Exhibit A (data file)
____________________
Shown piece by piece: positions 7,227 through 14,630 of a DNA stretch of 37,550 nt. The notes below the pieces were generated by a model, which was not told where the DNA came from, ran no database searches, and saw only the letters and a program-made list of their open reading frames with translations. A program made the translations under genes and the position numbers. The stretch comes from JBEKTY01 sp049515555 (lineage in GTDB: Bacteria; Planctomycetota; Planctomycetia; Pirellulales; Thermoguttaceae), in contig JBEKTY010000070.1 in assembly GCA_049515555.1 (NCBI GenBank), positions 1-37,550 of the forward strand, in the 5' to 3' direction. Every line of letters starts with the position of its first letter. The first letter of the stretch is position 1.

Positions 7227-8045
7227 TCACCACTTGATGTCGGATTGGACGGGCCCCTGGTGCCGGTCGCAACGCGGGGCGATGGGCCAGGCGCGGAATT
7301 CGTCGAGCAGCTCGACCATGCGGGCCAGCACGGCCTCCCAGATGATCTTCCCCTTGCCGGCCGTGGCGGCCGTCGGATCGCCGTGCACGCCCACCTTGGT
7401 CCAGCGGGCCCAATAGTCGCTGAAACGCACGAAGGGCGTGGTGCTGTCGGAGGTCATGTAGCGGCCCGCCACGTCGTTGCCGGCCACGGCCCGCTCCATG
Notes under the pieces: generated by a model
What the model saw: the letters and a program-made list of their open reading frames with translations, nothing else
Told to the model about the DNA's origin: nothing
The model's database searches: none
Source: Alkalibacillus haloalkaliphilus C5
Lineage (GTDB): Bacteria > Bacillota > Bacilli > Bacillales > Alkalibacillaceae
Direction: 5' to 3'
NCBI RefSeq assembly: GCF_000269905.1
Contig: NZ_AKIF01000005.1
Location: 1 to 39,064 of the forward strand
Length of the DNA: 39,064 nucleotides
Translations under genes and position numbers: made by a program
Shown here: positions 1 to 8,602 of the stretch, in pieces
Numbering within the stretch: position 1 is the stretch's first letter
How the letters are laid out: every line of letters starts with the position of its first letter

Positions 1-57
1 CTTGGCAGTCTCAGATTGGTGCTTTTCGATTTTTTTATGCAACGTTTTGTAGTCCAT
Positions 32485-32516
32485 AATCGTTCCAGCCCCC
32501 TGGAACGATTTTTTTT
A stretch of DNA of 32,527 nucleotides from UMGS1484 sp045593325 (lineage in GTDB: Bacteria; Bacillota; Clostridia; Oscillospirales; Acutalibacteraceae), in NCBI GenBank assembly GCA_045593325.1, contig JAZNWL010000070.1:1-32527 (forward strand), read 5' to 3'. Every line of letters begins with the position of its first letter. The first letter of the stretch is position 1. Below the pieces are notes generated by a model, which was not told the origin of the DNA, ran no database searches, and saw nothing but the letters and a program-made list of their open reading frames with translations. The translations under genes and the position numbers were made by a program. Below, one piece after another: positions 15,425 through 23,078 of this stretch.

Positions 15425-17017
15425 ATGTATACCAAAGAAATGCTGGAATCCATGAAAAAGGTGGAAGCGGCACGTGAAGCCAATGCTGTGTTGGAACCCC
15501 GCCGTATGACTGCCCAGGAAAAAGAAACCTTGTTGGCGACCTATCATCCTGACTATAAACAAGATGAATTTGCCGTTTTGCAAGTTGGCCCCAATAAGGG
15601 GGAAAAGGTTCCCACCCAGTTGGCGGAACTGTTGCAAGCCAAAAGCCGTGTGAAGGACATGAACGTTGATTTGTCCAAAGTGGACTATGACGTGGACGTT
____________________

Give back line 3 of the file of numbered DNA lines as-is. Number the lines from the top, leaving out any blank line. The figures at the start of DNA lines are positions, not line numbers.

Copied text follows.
7227 TCACCACTTGATGTCGGATTGGACGGGCCCCTGGTGCCGGTCGCAACGCGGGGCGATGGGCCAGGCGCGGAATT